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Shine on, You SES Networks Diamond

By | March 5, 2019
SES antennas at the satellite operator's headquarters in Luxembourg. Photo Credit: SES

SES antennas at the satellite operator’s headquarters in Luxembourg. Photo Credit: SES

When SES released its latest results last week, it contained few surprises. The Networks business continued to perform well, but Video remains a struggle for the operator. However, an important question for SES in 2019 will be whether or not the C-Band Alliance (CBA) can maintain vital C-Band spectrum. In a report issued yesterday ironically titled Pray for C-band, Sarah Simon, a satellite equity analyst at Berenberg, said that SES had met expectations for 2018. “Organic growth was 1.7 percent, reflecting strong growth in the Networks division (plus 15.8 percent underlying), which more than offset weakness in Video (minus 4 percent underlying, with Distribution down 5.2 percent and Services minus 0.5 percent),” she said. “Progressive deterioration in Video has prompted a more cautious outlook, with management cutting 2020 group revenue guidance from 2.11 billion euros minus 2.21 billion to 2.06 billion euros minus 2.16 billion euros.”

Simon said that Berenberg is slightly below the bottom of guidance, and while the mid-point of the EBITDA guidance represents a 5.5 percent reduction, Berenberg sees fair value as declining by more, given the mix change in favor of data. “This is because we think data merits a lower multiple than video, given shorter contract duration and greater risk of capex obsolescence. For now, shares are not reflecting this, given high hopes for C-band. We must therefore hope that the CBA succeeds in monetizing the spectrum, as SES shares would be lower if the market were not pricing in upside in this regard,” added Simon.

While Simon called SES’ Video performance “disappointing”, she highlighted the strong performance of its Networks business — which, she believed exceeded expectations by calling its performance strong. “While video disappointed, all three units within Networks delivered growth — even fixed networks, which was still in negative territory in H1,” she added. “Granted there were some one-off project revenues that may not recur, but even so the performance of the overall Networks business was strong. Government up 19 percent, Fixed networks up 2 percent and Mobility up 35 percent reflects the bringing into service of SES-14, GovSat-1, and another four O3b satellites. 2019 will see SES benefit from SES-12, which recently entered service, and from another four O3b satellites, for which launch is scheduled at the end of this month. We are consequently comfortable with guidance for Networks in 2019 and 2020.”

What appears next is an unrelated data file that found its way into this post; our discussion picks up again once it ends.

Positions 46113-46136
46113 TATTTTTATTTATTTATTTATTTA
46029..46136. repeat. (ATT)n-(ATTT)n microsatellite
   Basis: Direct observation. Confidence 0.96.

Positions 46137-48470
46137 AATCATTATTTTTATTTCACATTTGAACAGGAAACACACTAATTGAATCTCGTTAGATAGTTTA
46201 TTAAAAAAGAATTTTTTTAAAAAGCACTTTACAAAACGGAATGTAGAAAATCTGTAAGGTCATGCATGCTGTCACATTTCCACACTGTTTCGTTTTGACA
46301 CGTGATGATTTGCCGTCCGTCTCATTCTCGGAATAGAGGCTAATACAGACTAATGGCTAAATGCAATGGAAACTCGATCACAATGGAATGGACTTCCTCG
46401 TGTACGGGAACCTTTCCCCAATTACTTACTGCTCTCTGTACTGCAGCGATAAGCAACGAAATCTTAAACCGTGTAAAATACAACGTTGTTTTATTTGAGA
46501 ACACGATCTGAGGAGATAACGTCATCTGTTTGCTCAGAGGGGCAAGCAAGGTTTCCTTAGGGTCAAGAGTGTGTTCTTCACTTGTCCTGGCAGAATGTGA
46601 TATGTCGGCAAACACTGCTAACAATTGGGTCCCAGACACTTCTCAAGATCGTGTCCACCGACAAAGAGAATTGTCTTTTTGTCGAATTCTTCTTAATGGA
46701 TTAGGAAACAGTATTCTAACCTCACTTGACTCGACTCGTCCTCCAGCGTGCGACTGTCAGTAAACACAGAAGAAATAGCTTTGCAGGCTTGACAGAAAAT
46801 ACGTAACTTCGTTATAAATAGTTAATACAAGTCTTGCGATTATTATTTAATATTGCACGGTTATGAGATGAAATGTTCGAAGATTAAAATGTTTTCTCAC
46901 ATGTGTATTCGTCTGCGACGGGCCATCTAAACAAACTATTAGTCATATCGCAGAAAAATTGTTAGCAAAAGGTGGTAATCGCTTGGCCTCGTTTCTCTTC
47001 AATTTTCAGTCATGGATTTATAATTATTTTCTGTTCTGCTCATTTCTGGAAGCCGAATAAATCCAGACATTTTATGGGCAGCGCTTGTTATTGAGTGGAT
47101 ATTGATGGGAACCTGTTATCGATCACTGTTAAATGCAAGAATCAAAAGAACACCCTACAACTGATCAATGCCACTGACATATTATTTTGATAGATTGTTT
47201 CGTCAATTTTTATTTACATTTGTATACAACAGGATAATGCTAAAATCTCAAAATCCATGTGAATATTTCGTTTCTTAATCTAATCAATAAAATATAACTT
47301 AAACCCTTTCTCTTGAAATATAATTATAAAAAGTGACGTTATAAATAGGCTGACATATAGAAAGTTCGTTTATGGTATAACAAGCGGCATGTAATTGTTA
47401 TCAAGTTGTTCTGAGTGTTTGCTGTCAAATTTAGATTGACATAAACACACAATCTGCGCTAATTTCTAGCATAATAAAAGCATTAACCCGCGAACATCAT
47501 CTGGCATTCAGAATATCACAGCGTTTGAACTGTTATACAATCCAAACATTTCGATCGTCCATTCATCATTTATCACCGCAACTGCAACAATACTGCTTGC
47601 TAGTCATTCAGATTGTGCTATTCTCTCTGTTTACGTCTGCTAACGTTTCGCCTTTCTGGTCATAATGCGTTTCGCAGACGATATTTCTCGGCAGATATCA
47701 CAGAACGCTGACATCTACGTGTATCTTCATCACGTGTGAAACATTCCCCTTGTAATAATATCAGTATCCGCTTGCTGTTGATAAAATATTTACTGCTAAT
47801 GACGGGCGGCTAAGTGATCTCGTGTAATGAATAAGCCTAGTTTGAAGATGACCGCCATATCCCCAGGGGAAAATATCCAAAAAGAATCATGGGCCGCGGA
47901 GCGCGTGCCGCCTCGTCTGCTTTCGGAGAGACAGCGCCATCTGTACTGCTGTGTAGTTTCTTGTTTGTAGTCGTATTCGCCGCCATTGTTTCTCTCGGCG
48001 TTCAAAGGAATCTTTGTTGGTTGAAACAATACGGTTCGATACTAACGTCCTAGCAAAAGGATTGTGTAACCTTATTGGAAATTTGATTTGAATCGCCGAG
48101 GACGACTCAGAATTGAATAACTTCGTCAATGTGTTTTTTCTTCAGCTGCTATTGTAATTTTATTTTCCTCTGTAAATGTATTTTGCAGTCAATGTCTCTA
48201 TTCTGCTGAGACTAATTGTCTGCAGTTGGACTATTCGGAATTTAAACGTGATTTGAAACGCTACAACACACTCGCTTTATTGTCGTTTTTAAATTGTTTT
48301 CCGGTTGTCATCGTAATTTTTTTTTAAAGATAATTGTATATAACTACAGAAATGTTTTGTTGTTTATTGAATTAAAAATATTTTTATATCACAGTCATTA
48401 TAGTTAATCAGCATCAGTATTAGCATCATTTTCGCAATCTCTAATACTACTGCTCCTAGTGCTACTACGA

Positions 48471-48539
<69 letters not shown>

Simon, however, wasn’t optimistic about the Video business and believed the decline could be even more than SES expects. “Meanwhile, SES’ guidance of a 2 percent decline in video in 2020 looks optimistic given current underlying trends: we think there is a risk of further cuts to this guidance.”

Giles Thorne, a satellite equity analyst at Jefferies, has also put out a research note, which he described 2018 as a breakout year for SES Networks. “SES outperformed 4Q18 expectations (plus 4.4 percent ahead on revenue, plus 1.1 percent ahead on EBITDA) and its own FY18 guidance. Within the mix, the Networks performance was impressive (plus 12.2 percent ahead of consensus), the Video performance more muted (minus 0.4 percent behind). Group revenue growth (constant FX, lfl) accelerated to plus 5.2 percent from plus 2.4 percent / plus 4.0 percent in 3Q18 / 2Q18 – on the more meaningful underlying revenue perimeter, we also note improvement (plus 1.9 percent from plus 1.6 percent / plus 3.2 percent). The strong finish to 2018, and the Networks contribution therein has undoubtedly given management a spring in their step; Video refuses to toe the line,” he said.